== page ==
It's the job of the thyroid gland, the small butterfly-shaped gland in front of the neck just below the Adam's apple, to take iodine from food and convert it into thyroid hormones, which regulates the metabolism of every cell in the body.

When the thyroid gland fails to do its job, unable to produce sufficient amounts of thyroid hormone to keep the body up and running, it's considered underactive. This condition is called hypothyroidism.

In the United States, at least 4.6 percent of the population 12 years old and above have hypothyroidism. Middle-aged and older women are more predisposed to this condition than men.

Causes Of Hypothyroidism

There could be many factors that contribute to an underactive thyroid. But some of the most documented causes of hypothyroidism are autoimmune diseases (such as Hashimoto's disease), thyroiditis (an inflammation of the thyroid gland, which is frequently caused by an autoimmune attack or by a viral infection), and congenital hypothyroidism.

Long-term exposure to medical treatment procedures (such as radiation) and taking prescription drugs (such as amiodarone, lithium, interferon alpha, interleukin-2, or thalidomide) may also impair normal thyroid function.

Symptoms Of Hypothyroidism

The symptoms of hypothyroidism are non-specific and appear differently from person to person, depending on the severity of the thyroid hormone deficiency. Early symptoms, such as fatigue, dry skin, weight, gain, or increased sensitivity to cold, are often shrugged off and dismissed as mere signs of aging.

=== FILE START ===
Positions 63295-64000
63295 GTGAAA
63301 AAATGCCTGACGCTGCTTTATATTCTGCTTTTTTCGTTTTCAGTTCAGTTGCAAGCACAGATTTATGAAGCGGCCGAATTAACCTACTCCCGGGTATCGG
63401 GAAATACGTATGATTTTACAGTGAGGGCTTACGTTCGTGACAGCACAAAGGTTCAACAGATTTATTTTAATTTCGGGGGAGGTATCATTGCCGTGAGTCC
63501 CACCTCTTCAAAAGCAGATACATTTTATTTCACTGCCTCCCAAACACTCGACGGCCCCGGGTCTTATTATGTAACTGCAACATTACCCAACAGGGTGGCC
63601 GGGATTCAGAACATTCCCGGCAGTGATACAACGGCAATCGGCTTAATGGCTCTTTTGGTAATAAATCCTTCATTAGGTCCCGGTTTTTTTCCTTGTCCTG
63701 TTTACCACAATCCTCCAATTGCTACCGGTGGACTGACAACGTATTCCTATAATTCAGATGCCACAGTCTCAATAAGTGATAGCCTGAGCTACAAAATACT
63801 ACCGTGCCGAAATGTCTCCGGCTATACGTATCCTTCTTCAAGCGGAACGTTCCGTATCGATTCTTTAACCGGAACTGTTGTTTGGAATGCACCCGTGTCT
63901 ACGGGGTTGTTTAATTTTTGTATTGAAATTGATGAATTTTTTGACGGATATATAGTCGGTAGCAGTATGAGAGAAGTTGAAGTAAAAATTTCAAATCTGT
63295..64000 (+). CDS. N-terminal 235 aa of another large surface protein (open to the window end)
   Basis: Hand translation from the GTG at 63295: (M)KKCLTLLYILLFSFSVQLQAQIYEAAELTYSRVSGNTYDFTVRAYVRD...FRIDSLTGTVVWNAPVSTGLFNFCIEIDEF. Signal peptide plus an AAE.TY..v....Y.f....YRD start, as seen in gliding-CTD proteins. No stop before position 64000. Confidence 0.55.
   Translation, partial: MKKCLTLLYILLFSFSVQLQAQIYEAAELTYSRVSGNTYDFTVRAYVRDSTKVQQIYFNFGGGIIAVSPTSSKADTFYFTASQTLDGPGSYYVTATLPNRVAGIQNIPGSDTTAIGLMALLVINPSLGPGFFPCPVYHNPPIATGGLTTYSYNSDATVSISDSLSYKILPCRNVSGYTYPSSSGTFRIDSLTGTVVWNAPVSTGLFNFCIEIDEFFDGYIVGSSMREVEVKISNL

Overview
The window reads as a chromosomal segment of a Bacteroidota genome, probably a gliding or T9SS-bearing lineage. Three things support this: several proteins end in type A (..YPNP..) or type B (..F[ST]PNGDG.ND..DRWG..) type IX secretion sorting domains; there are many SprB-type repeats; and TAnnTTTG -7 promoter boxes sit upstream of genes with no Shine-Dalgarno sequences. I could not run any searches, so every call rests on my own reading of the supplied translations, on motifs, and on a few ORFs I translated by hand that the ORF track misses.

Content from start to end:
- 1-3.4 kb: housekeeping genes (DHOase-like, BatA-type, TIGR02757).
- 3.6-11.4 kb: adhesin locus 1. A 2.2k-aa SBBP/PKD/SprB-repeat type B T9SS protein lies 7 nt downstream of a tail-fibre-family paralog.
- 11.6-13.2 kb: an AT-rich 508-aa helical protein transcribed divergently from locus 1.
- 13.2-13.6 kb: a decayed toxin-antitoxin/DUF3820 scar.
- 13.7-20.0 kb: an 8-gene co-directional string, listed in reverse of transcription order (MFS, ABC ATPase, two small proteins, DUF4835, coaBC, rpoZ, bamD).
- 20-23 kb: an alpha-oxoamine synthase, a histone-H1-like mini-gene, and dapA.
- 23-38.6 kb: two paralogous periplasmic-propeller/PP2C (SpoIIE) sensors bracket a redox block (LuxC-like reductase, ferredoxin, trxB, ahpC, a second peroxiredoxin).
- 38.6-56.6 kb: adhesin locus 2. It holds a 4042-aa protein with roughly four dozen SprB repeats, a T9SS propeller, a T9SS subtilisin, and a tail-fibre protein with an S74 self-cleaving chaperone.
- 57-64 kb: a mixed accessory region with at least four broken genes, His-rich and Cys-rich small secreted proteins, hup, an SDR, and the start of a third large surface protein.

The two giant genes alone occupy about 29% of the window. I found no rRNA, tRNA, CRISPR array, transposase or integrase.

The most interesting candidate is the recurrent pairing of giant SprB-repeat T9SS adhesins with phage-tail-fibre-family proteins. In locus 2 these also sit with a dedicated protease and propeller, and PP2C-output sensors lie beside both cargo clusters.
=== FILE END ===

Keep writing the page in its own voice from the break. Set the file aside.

But as the metabolism becomes more and more out of whack, the person will start to notice serious health changes that may be a cause for concern. These include elevated blood cholesterol levels; stiffness, pain, or swelling in the joints; abnormally heavy and irregular menstrual cycles; decreased sexual appetite; memory loss; and depression.

How To Know If You Have An Underactive Thyroid

Because there is no symptom that is unique to this condition, diagnosis of hypothyroidism will include a thorough check on a person's medical and family history, a physical examination, and a series of blood tests.

The thyroid-stimulating hormone (TSH) test will measure how much thyroid hormone thyroxine (T4) the thyroid gland is being required to make. An unusually high TSH is a telltale sign of hypothyroidism. This means the thyroid gland is being forced to make more T4, because there is an inadequate supply of the hormone in the blood.

Can Hypothyroidism Be Treated?

Unfortunately, there is no surefire way to treat hypothyroidism. However, it can be easily managed by taking T4 replacement therapies, which will bring your T4 hormone levels back to a healthy range.

Doctors usually prescribe the synthetic thyroid hormone levothyroxine to control or completely reverse the symptoms of hypothyroidism. While on these oral medication, the patient will be monitored closely and TSH levels will be checked regularly to prevent excessive production of the thyroid hormone, which is also not a good thing. Too much TSH comes with uncomfortable side effects, such as insomnia, nervousness, and palpitations.

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